websites and instant messaging. Whilst undoubtedly popular with
younger people, the demographic of users of social networking
and user-generated content sites transcends age and gender. People
across society are using the Internet to support causes that they
believe in and discuss moral and political issues.
The Internet dissects social differences in
its benefits to society. Ofcom research from June 2007 shows that
ethnic minority groups in the UK are more likely than average
UK adults to have a Broadband connection and more likely to cite
their children's education as the reason for having the Internet.
The Internet is an extensive resource for people who need information
or support; as an educational tool and support network it is unrivalled.
Service providers build their understanding
of potential risks from a variety of sourcescustomer care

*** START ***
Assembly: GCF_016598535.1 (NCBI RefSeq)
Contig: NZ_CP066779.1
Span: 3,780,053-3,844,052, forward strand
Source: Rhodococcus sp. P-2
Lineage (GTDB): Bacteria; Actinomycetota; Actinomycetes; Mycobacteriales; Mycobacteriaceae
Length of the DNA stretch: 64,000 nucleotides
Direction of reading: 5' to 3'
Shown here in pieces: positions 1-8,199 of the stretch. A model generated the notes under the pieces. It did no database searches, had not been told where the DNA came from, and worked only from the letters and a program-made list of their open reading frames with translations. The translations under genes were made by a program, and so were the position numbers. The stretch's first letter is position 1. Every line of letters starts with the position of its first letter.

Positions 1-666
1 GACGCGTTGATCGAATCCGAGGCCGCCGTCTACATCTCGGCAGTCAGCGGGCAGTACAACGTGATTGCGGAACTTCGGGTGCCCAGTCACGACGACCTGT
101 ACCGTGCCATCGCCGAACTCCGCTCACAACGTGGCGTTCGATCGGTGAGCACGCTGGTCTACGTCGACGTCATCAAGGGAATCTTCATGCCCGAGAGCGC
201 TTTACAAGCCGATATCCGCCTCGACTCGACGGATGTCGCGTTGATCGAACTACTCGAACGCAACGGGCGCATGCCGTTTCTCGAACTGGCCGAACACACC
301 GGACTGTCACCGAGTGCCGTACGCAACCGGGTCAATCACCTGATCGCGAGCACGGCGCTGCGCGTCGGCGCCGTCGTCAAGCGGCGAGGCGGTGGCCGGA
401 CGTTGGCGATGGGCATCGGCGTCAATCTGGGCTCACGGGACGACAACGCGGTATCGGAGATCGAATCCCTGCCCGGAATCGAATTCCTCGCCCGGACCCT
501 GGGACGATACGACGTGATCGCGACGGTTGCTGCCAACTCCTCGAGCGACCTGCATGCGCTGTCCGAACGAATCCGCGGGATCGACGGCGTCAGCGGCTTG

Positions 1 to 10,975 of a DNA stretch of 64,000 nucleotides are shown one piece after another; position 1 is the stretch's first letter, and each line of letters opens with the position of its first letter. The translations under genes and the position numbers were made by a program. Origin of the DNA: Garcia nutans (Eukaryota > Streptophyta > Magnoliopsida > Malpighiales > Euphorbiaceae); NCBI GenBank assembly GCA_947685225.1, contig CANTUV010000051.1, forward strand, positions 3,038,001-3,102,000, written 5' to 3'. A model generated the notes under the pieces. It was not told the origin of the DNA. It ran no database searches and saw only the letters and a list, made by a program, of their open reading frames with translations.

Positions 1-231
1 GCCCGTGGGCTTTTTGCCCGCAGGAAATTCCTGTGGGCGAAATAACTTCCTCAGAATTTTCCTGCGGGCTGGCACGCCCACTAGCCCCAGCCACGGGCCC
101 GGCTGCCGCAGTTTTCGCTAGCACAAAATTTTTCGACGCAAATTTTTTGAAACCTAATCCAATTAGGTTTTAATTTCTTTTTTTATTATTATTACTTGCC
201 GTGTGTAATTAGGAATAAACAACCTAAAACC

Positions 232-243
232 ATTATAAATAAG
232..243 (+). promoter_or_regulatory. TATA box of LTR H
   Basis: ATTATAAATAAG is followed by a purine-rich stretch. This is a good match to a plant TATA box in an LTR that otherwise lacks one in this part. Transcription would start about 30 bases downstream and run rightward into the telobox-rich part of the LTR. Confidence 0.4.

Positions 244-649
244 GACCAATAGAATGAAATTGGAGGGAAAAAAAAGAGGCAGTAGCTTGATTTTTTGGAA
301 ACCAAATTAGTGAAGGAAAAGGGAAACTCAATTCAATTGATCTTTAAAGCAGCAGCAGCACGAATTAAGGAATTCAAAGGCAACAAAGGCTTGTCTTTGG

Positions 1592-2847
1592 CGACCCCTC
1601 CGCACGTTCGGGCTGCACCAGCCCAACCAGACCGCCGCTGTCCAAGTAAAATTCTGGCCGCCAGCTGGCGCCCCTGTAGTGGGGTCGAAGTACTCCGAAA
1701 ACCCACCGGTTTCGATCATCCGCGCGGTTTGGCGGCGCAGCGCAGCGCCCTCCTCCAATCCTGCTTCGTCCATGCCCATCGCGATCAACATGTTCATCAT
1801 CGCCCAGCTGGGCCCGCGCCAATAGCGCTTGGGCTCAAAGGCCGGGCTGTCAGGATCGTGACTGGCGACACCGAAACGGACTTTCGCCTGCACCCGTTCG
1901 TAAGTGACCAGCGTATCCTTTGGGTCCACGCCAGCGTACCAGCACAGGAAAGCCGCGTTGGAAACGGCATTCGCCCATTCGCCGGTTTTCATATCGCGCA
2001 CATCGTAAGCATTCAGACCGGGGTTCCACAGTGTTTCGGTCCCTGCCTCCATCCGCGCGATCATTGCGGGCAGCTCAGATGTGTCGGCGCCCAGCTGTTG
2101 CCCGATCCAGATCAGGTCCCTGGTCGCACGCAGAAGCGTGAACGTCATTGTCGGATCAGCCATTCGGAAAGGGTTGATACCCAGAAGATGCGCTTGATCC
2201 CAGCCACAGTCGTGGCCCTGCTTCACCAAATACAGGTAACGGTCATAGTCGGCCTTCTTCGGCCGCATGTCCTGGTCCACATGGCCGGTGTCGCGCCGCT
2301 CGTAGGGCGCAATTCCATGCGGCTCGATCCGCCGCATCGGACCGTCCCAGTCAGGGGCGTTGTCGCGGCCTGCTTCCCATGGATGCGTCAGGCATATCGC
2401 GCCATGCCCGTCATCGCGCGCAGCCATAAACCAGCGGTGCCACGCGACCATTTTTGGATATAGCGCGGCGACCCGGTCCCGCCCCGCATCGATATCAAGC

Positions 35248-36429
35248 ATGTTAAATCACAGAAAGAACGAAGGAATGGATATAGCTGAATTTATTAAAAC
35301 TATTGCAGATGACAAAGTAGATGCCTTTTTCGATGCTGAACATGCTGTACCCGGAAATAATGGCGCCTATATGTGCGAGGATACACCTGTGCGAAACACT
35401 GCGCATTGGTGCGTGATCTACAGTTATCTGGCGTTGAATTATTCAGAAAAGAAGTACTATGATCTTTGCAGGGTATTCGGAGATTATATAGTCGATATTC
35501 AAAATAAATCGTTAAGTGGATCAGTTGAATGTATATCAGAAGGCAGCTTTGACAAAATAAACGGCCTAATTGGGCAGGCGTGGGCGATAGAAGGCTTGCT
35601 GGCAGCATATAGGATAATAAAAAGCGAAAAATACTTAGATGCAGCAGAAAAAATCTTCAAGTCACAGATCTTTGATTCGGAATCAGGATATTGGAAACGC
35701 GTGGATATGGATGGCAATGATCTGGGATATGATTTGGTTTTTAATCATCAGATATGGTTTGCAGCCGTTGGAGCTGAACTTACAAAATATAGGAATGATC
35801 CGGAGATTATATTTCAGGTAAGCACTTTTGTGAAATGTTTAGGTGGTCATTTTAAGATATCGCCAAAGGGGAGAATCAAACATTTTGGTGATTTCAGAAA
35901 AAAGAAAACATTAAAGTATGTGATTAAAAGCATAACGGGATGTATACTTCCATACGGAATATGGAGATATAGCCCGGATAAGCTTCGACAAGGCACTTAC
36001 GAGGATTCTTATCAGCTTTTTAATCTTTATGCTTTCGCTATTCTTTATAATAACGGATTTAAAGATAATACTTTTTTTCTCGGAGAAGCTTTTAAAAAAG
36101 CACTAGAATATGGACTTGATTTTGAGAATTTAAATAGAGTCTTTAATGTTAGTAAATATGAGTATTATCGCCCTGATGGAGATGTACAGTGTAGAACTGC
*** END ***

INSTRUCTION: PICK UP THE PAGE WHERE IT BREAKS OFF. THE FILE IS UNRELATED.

reports, information-sharing with peers and partners, independent
research and in-house user and market research. Measuring risk
is a very inexact science and one that would benefit from some
primary research. There is a shortage of research in this area,
especially with regards to the actual risk to young people and
vulnerable adults, due, in part, to the ethical concerns associated
such research involving young people. ISPA members can, however,
offer a few thoughts from their own experience.
There are four main categories of risk in our
1. Technical and security risks to an individual's
device or network or personal data. These include spam, phishing
attacks and identity theft.
2. Risks to an individual's welfare arising
from the behaviour of another user. These include harassment,